Ensuring Pet Friendly Communities

June 2020

What happens when one person’s pet becomes another’s nuisance.

When pet owners allow family members to urinate in elevators or lobby, or fail to clean up messes, residents are rightly outraged and demand action.  Some residents may fear pets that are large, loud or aggressive.

Pet friendly communities have found solutions that balance the needs of pets, pet owners and others in the community.  Management views pets as an advantage that increase selling and rental prices.

Pet friendly amenities may include dog runs, outdoor pet park areas, washing and spa baths.  All can be provided in a way that addresses the concerns of all residents.

The reality is that people and pets do live peacefully in high-rise and condo communities.  The extent to which this occurs depends on what rules are established, clarity of these rules, communication and enforcement.  Most pet-related problems occur when no pet rules are established or when there is a failure to enforce existing rules.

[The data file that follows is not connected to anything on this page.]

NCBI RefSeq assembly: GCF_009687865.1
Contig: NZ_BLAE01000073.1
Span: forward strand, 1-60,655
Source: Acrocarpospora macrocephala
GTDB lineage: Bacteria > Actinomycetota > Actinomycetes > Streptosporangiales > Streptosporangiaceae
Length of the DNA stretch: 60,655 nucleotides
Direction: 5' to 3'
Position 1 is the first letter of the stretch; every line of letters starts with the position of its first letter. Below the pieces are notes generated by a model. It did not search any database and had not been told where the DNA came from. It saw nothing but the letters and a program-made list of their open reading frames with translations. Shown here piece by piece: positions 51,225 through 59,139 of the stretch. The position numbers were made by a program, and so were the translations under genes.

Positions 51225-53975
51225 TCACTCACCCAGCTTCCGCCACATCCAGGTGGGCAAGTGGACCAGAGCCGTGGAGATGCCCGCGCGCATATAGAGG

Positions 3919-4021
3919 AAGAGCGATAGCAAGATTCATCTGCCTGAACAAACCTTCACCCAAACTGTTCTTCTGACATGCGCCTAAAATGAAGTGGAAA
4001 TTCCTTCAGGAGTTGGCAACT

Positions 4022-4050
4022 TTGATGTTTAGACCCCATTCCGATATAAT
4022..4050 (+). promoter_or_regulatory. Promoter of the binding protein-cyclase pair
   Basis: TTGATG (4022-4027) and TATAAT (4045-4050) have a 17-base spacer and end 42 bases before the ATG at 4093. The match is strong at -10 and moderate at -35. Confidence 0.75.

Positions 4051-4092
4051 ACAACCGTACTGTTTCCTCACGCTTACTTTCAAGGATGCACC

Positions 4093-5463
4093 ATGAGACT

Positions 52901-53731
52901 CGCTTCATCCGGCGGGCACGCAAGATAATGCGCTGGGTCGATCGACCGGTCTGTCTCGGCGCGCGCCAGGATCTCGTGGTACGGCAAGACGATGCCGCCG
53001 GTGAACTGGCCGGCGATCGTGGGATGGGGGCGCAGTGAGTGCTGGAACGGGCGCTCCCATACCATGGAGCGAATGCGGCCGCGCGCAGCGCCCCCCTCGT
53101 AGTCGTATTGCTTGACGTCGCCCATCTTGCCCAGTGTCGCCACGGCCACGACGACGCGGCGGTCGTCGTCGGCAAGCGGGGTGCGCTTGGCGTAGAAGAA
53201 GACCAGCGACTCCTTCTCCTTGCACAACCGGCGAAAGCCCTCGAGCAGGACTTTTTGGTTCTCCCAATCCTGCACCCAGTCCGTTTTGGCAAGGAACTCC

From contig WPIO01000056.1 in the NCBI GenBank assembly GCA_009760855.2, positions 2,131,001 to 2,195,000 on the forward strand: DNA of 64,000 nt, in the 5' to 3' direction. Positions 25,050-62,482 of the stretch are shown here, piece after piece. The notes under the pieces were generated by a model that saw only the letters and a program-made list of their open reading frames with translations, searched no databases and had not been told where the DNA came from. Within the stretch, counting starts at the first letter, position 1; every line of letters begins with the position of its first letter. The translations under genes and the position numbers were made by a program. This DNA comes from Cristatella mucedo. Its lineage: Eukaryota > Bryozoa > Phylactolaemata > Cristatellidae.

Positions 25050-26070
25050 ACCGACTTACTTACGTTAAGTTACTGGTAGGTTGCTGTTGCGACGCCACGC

Since pets cannot be prohibited from condo communities, unless stated in governing documents, it makes sense to establish policies and enforcement measures to protect the interests of all residents.  Management can establish pet policies that restrict the size or number of pets allowed.  They can restrict where pets are allowed, and  incorporate fees to cover costs resulting from pet ownership.

Suggestions for management to ensure pets don’t become a problem in their communities.

Ensure Pet Policies are Clear

Include a section in condo rules and bylaws relating to pets.  There may be a maximum number of pets per unit and size restrictions.  They may prohibit commercial breeding or training services.  Enforcement is most effective if pets, like building residents, are registered.

Where fees are charged to pet owners, these should be clearly stated and evenly enforced.

Rules and restrictions may appear ambiguous or unclear because of grandfathering clauses.  Make sure rules are clear for both new and established residents.  Where grandfathering clauses exist, a date should be specified so residents know which set of restrictions apply to them.

Enforcement Measures should be Clear and Consistent

Procedures should be clear as to what must be done when a resident fails to abide by rules.  There should be a communication plan for notifying residents about what happens if they fail to comply.


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